Trump Threatens NDAA Veto If House Cuts Stand « Breaking Defense
WASHINGTON: The Trump Administration has issued a laundry list of objections to the House Armed Services Committee (HASC) version of the fiscal year 2020 National Defense Authorization Act — including a threat to veto the bill if the HASC-approved $733 billion top-line for DoD spending passes Congress.
Major objections in the “Statement of Administration Policy” provided to the House Rules Committee obtained by Breaking Defense, include:
- The $103 million cut to the Air Force’s Ground-Based Strategic Deterrent (GBSD) program. The White House argues that “the Air Force is on track to award a contract for the next phase of the GBSD program in FY 2020. This funding reduction would prevent the Air Force from awarding this contract and delay recapitalization of this leg of the nuclear triad.”
- The $376.4 million cut to the Next-Generation Overhead Persistent Infrared missile warning satellite program. The administration claims the cut would “delay the delivery by over three years and increase the costs by over $475 million.”
- The $413 million cut to the Missile Defense Agency and the $42 million re-scoping of the Flight Test Mission-44 (FTM-44) test of the Standard Missile-3. According the statement: “The Administration strongly objects to both actions, and specifically to the “$150 million reduction to the Improved Homeland Defense Interceptor Program (Redesigned Kill Vehicle). The reduction would be premature pending the result of DOD’s analysis of alternative courses of action for the Redesigned Kill Vehicle effort and could cause even further delays to the delivery of 20 additional Ground-Based Interceptors.” The White House further argues that the HASC shift the FTM-44’s objective from a test against an ICBM to a test against an Intermediate-Range Ballistic Missile (IRBM) would violate a provision of the 2018 NDAA, as well as reducing the technical value of the test since the sea-launched missile was tested against a medium-range ballistic missile in 2018.
- The $500 million cut, representing 50 percent of the budget, to the Air Force’s Next Generation Air Dominance effort to design as suite of air superiority capabilities including a replacement for the F-22 fighter. “Full funding for NGAD is essential to maintaining a strong United States industrial base capable of building the world’s most advanced aircraft,” the statement argues. “This 50 percent reduction in funding would result in a three-year slip in advanced aircraft development timelines and the cancellation of critical new production technology programs. Reduced funding would also risk setting the United States behind other nations applying rapidly evolving digital technology to future aircraft programs.”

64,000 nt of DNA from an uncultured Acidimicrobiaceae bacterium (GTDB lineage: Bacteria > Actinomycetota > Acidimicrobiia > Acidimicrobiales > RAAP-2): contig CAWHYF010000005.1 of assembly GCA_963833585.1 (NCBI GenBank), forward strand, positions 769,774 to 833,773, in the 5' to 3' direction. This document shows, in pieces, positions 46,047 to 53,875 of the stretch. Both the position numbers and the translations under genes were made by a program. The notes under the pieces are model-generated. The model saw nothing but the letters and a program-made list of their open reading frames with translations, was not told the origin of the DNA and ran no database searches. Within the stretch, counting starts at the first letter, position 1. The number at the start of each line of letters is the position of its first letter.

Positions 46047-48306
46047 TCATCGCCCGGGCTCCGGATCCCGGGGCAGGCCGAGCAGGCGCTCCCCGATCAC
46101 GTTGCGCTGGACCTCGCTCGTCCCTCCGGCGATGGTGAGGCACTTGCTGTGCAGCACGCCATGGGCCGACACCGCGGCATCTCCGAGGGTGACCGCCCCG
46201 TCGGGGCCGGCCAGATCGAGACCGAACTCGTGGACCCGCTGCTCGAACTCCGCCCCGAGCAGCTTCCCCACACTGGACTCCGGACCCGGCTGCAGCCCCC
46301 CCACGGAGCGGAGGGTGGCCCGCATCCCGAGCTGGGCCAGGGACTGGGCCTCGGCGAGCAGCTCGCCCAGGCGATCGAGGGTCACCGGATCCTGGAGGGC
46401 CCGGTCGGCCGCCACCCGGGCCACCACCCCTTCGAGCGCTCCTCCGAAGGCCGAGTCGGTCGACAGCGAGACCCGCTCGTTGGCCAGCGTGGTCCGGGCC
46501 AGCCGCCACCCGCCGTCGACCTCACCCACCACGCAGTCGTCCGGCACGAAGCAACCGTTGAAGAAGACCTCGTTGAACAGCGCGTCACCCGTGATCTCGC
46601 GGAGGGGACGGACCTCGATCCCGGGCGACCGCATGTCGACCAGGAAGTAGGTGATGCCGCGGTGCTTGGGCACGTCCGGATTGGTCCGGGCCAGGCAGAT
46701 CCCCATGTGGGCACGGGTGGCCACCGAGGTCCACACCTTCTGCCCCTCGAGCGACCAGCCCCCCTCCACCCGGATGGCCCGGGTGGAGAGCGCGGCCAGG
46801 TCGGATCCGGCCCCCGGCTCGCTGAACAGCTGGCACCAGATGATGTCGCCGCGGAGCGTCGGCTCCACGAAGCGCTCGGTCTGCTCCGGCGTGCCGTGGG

- The barring of funds for a new low-yield nuclear weapon for the Navy’s Trident submarines. The White House “strongly objects to provisions that would reduce funding for the Trident II Modification Program and the W76-2 Modification Program, and block deployment of the system. As a measured response to a real-world escalatory threat, the W76-2 warhead reinforces the credibility of our deterrence posture and represents a key element of the 2018 NPR. … This would undermine deterrence and increases nuclear risk to the United States and our allies.”
In addition, while the White House welcomes the HASC creation of a Space Corps, it urges the House to reconsider and provide the Pentagon authority to begin transferring Air Force and other service personnel to the Space Corps in 2020. It also asks that HASC change add a senior civilian slot to lead the new armed force. The Senate bill did so, creating an Assistant Secretary of Defense for Space Policy.
The White House also argues against the changes, pushed by HASC Chairman Adam Smith, to the National Security Space Launch Program Phase 2 competition that would benefit SpaceX and Blue Origin in the mega-millions contest with United Launch Alliance and Northrop Grumman. Those provisions would in effect limit the Air Force’s planned Phase 2 contract for two providers to 29 launches between 2020 and 2024, and require the Air Force to open the competition again after that. The provision (in the bill’s Section 1601) further would provide up to $500 million to any company that wins a Phase 2 contract, but had not been given a contract under the previous Launch Services Agreement — that is, SpaceX as it is the only company in that position.
“The Administration strongly objects to this provision as it would increase mission risk for the Nation’s national security satellites,” the statement says. It expresses concern that the changes might affect the contract’s alignment “with the conclusion of the current generation of several satellite architectures.” The White House adds: “Confining Phase 2 to fewer missions would increase per-launch cost while simultaneously introducing risk and costs for some intelligence payloads.”
The House just this week took up the 2020 NDAA, and is working its way through more than 600 amendments — amid partisan bickering and a lack of support from House Republicans. Normally, an administration would issue a response to congressional action after both sides of Capitol Hill formally acted on the legislation. The Senate passed the NDAA on June 27, and met the administration’s request for $750 billion in top-line DoD funds.